Ultimately, these data may have implications for clinical practice, for trials requiring risk assessment, and for efforts to gauge comparative effectiveness and improve processes of care. We speculate that for selected patients, the improvements in risk stratification offered by CMR (quantified in Table Table2)2) may justify the higher associated upfront costs and more complex infrastructure needed to support CMR practice. Conceptually, CMR in selected patients could reduce downstream costs and minimize adverse events through improved selection of truly high risk patients for costly (relative to CMR) and invasive procedures that also carry inherent risk (e.g., defibrillator implantation). Ideally, overuse of expensive and invasive procedures could be minimized by identifying truly low risk individuals unlikely to benefit who can avoid procedure-related risks, and underuse can be minimized by identifying truly high risk individuals likely to benefit despite the procedure-related risks. Further study is undoubtedly needed to test these hypotheses which remain unconfirmed.
Our study has limitations. First, as with all observational studies, our sample has inherent selection/referral biases so our results may not generalize to those not referred for CMR. Nonetheless, we note that LGE is unique to CMR, and no echocardiography report in our study suggested sufficient uncertainty in EF determination to warrant further EF determination by alternative imaging modalities. Second, our results are obtained from a single center with a dedicated CMR scanner and significant underlying infrastructure committed to supporting CMR, so results may not generalize to centers without CMR expertise. Still, the availability of CMR is growing, and we note that we could reproduce the CMR results of others who demonstrated previously that LGE improves risk stratification, suggesting that our center’s experience may not necessarily be unique. Finally, EF by echocardiography was mostly estimated visually which may represent a limitation. Yet, qualitative assessment (often without echocardiography contrast) is widespread, affirming the relevance of our data, and American Society of Echocardiography (ASE) Guidelines  do not specify optimal 2D echocardiography measurement techniques for EF, i.e., qualitative versus modified biplane Simpson’s method. While use of Simpson’s method or 3D echocardiography may yield different results, ASE guidelines still recommend cross checking quantitative attempts with qualitative estimates, and others have reported that Simpson’s method has inherent limitations compared to 3D tomographic techniques such as CMR [1-3,8].
In selected patients referred for CMR in a real world setting, CMR with LGE may improve risk stratification for death or the combined endpoint of death/cardiac transplantation after contemporaneous echocardiography. LGE appears to provide additional prognostic ability beyond ejection fraction. Also, visual EF measures by echocardiography and CMR are not always equivalent. Individuals may be classified differently by CMR after echocardiography, and EF measurement by CMR may better predict subsequent mortality or transplant free survival compared to EF measurement by echocardiography. The similarity of the relationships between EF and LGE to that reported by others  suggests our CMR data are generalizable. These data may have implications for efforts to optimize care, assess effectiveness, and allocate limited health care resources. We hope this study will promote allocation of additional resources needed to explore these issues further.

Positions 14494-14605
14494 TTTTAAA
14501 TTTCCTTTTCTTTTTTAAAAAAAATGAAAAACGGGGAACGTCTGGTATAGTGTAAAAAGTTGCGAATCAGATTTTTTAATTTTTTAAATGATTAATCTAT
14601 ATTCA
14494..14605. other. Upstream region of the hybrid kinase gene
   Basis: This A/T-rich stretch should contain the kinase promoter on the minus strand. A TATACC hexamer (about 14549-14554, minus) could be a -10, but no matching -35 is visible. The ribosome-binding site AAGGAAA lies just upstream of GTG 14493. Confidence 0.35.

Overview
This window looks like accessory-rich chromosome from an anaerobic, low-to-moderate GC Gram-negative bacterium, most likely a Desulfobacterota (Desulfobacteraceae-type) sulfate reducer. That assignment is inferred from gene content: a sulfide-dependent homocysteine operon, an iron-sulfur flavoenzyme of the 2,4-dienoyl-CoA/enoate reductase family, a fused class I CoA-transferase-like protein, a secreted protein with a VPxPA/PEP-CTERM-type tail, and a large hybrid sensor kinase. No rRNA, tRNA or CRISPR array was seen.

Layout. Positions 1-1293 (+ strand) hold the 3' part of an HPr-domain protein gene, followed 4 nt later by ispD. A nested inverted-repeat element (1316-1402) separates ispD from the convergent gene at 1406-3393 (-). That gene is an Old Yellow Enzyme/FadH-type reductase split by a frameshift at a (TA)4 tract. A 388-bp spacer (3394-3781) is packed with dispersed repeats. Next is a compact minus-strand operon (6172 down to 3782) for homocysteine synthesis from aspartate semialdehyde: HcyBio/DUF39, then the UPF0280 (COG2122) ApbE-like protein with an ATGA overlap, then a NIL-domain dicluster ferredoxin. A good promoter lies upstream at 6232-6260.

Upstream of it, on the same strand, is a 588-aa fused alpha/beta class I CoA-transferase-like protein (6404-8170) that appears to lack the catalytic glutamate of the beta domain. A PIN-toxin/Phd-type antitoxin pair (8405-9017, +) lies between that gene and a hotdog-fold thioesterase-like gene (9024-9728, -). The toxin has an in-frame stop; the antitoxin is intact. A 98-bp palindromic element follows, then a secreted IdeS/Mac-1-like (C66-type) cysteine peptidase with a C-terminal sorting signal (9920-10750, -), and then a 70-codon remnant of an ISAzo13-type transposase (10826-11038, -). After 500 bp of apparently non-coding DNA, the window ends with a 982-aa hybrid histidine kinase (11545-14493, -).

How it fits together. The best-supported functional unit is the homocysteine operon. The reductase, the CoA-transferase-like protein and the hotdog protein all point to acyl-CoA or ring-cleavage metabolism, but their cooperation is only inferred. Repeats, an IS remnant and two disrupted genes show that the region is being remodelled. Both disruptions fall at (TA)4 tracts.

CMR: Cardiovascular magnetic resonance; LGE: Late gadolinium enhancement; IDI: Integrated discrimination improvement; NRI: Net reclassification improvement; 3D: 3 dimensional; 2D: 2 dimensional; EF: Ejection fraction.
Dr. Schelbert has served as an unpaid scientific advisor to Siemens Medical Solutions. The remaining authors declare that they have no competing interests.
TCW and EBS conceived of the study design and drafted the manuscript. PK optimized CMR acquisition protocols. KP, KSP, DM, CGM, TCW and EBS collected the data. EBS performed the statistical analysis. TCW, JML and EBS interpreted CMR scans. All authors provided critical revision of the manuscript. All authors read and approved the final manuscript.
We appreciate the contributions of Drs. Christopher Deible and Ferenc Czeyda-Pommersheim as well as Deborah Yasko, Jim Zheng, Elizabeth Ruhl, and Michelle Navoney. We also wish to acknowledge Kevin Kennedy from Saint Luke’s Mid America Heart and Vascular Institute, Kansas City, Missouri who graciously provided the SAS macro for NRI and IDI computation as well as some statistical support. Finally, we thank the patients at the University of Pittsburgh Medical Center who volunteered to participate in this research.
This work was supported by: The Pittsburgh Foundation (Pennsylvania) [M2009-0068 to EBS]; an American Heart Association Scientist Development grant including a T. Franklin Williams Scholarship Award, funding provided by: Atlantic Philanthropies, Inc, the John A. Hartford Foundation, the Association of Specialty Professors, and the American Heart Association [09SDG2180083 to EBS]; a grant from the Agency for Healthcare Research and Quality [K12 HS19461-01 to TCW]; and the National Center for Research Resources (NCRR), a component of the National Institutes of Health (NIH), and NIH Roadmap for Medical Research [UL1 RR024153 indirectly to MAS, SRM, EBS].